After walking away from a smoking mouse last Wednesday night, I find myself icing down my mousing arm and keyboard fingers, and still recovering, but that's right, I won the Design Slam! It was sure fun! Here's couple Renders of my design:
I have never been to Mies Van Der Rohe’s German Pavilion in Barcelona, but have a new appreciation for it after this awesome competition. The pavilion is very much about space, material and perception. It is a difficult challenge to respond to it with another pavilion while respecting its position in Architectural history. So instead of competing with it, I chose to deconstruct it in the neighboring landscape, providing opportunities to perceive its elements in a new way. This expression of the pavilion becomes more of a landscape than another pavilion, yet provides the same amenities of seating and shelter and vantage point, and also makes use of the existing reflecting pool at the opposite end. In looking at it now, the design almost reads as remnants of construction of the original pavilion, which is an unintentional bonus. The whole experience was a pleasure, albeit a little stressful, cranking out a design in the 20 minutes!
My presentations went well and the rest of the conference was fantastic. The Newport application was presented and should be showing up on Autodesk Labs soon. I can tell you that it is a cutting edge, real-time, visualization tool, that enables you to take your Revit models via FBX to new levels of experience. I'll talk more about this at the end of the month.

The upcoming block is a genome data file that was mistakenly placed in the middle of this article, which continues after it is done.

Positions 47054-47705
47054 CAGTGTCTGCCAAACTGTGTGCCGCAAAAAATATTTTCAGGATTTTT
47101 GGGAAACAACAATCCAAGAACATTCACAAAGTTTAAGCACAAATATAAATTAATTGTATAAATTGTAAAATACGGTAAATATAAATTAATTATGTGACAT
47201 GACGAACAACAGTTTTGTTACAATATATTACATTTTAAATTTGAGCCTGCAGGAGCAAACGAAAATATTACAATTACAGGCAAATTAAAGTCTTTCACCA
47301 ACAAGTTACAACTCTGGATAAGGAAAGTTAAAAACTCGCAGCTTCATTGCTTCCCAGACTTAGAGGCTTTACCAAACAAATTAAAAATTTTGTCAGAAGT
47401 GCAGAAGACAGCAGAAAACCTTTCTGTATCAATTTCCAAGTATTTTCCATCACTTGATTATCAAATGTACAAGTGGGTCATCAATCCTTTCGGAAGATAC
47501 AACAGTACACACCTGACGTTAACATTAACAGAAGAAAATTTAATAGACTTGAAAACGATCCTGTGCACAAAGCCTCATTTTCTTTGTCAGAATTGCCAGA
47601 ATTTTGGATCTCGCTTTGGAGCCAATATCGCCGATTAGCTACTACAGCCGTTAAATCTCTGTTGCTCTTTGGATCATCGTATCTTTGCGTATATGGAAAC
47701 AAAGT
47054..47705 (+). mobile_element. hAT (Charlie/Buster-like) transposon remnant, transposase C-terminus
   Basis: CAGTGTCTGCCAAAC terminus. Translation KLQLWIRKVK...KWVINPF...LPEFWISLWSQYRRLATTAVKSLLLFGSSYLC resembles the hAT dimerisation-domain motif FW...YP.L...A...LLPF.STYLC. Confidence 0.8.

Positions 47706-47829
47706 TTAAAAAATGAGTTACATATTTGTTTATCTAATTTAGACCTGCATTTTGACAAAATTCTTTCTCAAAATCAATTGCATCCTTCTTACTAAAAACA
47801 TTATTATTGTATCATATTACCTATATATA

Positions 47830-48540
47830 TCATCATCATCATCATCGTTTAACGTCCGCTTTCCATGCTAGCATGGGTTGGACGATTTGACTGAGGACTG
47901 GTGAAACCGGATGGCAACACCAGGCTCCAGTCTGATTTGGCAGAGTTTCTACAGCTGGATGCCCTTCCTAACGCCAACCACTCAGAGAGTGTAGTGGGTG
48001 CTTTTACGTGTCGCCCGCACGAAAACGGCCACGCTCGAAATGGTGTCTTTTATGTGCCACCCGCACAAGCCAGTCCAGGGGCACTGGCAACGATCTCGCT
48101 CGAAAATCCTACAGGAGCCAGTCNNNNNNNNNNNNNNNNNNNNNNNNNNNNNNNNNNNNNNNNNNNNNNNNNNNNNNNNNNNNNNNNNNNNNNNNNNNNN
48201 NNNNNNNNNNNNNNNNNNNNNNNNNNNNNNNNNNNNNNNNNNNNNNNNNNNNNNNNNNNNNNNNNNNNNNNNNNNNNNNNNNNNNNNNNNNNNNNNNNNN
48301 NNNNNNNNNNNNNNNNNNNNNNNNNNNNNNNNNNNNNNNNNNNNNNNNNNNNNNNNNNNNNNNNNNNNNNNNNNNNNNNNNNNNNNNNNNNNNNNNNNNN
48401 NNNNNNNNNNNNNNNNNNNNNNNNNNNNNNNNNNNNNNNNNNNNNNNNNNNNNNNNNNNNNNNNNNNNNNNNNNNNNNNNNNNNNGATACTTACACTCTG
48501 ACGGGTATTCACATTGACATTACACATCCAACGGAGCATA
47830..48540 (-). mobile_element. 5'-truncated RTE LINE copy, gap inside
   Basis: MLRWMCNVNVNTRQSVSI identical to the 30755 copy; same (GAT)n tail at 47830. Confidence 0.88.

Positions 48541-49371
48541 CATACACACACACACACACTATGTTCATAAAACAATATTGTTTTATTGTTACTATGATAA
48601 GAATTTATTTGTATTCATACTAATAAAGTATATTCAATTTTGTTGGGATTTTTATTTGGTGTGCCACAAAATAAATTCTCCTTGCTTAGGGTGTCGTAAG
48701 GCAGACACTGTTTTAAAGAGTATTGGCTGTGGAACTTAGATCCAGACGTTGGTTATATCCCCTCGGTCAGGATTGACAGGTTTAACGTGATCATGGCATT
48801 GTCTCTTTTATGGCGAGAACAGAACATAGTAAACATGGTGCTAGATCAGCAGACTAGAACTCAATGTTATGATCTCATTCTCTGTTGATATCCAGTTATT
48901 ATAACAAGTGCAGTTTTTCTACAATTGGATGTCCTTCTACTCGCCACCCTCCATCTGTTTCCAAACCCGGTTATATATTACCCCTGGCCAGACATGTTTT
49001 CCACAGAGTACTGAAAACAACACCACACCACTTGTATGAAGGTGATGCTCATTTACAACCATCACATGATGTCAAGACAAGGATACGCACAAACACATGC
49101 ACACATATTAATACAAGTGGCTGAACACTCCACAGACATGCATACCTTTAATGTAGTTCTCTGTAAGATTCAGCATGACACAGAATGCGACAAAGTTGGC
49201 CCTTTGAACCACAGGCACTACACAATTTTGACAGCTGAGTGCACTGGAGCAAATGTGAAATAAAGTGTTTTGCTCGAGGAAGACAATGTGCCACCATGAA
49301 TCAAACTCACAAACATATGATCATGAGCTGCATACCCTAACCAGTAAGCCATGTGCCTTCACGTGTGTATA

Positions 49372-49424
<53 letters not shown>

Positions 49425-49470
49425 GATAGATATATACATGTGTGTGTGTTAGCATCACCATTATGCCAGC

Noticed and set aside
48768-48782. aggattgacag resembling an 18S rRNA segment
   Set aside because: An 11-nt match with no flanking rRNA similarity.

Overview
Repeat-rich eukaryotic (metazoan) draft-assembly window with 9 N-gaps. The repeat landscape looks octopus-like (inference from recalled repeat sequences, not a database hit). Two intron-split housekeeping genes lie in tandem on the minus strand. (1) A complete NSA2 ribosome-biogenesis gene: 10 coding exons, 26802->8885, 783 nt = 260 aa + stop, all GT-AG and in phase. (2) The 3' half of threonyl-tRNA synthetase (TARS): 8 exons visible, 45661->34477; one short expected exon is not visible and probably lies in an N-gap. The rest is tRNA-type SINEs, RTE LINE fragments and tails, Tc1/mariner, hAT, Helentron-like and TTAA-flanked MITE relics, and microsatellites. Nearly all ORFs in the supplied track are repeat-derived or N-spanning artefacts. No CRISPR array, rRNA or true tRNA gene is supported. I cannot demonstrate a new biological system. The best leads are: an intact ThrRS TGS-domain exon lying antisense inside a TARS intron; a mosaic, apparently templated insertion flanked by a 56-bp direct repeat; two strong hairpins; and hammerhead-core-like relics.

I've been toying with another thing, inspired by a project we are doing in Riyadh. A faceted design in Revit should be relatively easy correct? Well maybe not but what if you had a massing family that let you adjust the facets of your facade as you pleased?
These examples are a quick, proof of concept with the one on the left skinned with Generic wall and the one on the left partially skinned with a curtain system. The facets are adjustable in many ways but will always be cohesive. It is something that uses the void-hosting technique that Phil Read showed off a while back for curtain panels, but releasing it from the panel restrictions to be a more free-form or large scale building envelope that uses a portion of these facets to make up it's facade. This in combination with other masses could whip up a slew of design options for a faceted tower in Riyadh.